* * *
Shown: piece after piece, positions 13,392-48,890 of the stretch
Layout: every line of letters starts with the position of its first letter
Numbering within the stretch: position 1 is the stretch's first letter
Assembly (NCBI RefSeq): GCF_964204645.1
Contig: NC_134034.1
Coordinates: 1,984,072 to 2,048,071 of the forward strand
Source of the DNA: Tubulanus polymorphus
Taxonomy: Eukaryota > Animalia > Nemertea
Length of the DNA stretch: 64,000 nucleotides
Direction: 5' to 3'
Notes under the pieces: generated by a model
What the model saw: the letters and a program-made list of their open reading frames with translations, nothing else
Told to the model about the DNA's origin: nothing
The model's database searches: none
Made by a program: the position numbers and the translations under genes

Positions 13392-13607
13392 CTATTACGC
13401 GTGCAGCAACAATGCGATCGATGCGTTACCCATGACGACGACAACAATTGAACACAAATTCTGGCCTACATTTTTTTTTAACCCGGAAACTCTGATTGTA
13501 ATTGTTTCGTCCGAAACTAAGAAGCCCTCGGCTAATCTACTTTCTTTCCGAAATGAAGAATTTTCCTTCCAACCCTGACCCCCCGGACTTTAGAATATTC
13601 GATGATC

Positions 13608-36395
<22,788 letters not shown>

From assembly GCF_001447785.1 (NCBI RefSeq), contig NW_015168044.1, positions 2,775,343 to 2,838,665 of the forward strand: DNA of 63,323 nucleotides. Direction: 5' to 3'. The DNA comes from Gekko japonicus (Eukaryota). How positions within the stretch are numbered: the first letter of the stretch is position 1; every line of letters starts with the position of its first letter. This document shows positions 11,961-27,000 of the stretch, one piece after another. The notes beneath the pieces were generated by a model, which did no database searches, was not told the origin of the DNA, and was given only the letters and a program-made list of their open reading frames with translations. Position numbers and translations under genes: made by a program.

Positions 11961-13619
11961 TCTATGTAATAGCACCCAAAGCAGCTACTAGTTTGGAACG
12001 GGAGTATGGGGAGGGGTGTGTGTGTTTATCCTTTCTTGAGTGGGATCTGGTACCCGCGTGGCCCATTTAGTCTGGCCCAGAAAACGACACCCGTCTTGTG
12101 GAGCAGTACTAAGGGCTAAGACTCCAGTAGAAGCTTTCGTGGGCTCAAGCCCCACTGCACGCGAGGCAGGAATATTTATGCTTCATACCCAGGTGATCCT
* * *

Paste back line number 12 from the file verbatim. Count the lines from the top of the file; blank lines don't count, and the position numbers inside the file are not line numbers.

What the model saw: the letters and a program-made list of their open reading frames with translations, nothing else